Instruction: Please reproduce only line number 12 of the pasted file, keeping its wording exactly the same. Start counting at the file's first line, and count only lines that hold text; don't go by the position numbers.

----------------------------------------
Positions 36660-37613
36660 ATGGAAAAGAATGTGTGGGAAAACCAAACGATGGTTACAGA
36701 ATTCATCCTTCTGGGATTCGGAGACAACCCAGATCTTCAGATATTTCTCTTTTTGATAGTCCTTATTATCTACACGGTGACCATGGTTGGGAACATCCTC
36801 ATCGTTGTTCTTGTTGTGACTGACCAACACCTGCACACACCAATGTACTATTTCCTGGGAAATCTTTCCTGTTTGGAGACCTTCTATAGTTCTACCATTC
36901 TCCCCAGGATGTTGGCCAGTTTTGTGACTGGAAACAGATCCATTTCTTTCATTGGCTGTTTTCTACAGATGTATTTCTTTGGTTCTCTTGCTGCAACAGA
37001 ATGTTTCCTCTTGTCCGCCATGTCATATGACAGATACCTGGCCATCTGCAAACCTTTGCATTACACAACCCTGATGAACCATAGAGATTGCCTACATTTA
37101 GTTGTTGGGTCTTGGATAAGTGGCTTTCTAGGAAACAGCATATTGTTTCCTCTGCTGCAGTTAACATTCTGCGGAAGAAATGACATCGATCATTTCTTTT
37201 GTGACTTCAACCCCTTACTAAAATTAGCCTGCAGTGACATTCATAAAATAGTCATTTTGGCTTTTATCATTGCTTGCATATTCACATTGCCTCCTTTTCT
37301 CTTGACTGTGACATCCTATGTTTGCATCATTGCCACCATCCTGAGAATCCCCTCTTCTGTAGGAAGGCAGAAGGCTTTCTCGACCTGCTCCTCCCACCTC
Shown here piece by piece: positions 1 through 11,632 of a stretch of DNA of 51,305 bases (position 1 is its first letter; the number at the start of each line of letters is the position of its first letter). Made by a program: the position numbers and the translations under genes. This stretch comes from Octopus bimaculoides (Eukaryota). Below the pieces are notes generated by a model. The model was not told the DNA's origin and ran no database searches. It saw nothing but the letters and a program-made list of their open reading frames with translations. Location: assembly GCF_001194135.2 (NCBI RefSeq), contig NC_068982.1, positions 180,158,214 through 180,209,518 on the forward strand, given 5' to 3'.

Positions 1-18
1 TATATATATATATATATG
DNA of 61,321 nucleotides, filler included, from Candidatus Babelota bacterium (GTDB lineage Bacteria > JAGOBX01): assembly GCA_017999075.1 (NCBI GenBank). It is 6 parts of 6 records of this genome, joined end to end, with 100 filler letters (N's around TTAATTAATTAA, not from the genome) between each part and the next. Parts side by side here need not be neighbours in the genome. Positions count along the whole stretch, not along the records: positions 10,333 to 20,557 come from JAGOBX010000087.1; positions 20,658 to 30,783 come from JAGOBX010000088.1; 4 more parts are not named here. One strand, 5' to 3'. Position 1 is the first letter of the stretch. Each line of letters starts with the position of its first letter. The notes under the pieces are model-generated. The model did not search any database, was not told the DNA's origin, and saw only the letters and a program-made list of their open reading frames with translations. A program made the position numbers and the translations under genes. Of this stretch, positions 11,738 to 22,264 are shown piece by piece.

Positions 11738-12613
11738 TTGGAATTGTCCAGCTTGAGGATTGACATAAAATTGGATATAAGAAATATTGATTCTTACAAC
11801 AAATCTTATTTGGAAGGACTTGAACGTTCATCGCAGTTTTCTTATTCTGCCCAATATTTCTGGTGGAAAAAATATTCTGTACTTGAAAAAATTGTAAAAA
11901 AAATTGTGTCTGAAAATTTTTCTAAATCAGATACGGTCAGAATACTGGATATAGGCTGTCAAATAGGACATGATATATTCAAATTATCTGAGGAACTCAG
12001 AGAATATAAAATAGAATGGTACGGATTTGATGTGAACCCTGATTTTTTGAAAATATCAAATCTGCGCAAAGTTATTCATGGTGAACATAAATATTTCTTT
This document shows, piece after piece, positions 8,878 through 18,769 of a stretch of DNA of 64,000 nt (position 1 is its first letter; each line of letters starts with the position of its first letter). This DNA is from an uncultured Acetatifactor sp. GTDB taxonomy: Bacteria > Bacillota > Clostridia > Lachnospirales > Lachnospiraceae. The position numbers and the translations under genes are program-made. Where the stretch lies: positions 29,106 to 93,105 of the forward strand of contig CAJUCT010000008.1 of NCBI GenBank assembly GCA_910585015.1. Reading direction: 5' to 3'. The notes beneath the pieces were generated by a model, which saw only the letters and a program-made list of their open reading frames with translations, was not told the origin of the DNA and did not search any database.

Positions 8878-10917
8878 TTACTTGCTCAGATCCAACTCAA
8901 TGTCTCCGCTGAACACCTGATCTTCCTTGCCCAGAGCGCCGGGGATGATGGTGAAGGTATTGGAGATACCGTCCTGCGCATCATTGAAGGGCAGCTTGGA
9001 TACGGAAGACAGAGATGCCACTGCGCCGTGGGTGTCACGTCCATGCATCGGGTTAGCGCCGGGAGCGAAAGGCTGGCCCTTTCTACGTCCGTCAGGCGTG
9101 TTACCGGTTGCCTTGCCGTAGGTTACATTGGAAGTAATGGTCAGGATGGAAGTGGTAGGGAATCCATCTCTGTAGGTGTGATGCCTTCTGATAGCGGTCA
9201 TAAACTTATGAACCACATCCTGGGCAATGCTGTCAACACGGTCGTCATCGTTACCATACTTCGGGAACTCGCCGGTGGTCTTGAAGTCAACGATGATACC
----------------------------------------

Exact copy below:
1 TATATATATATATATATG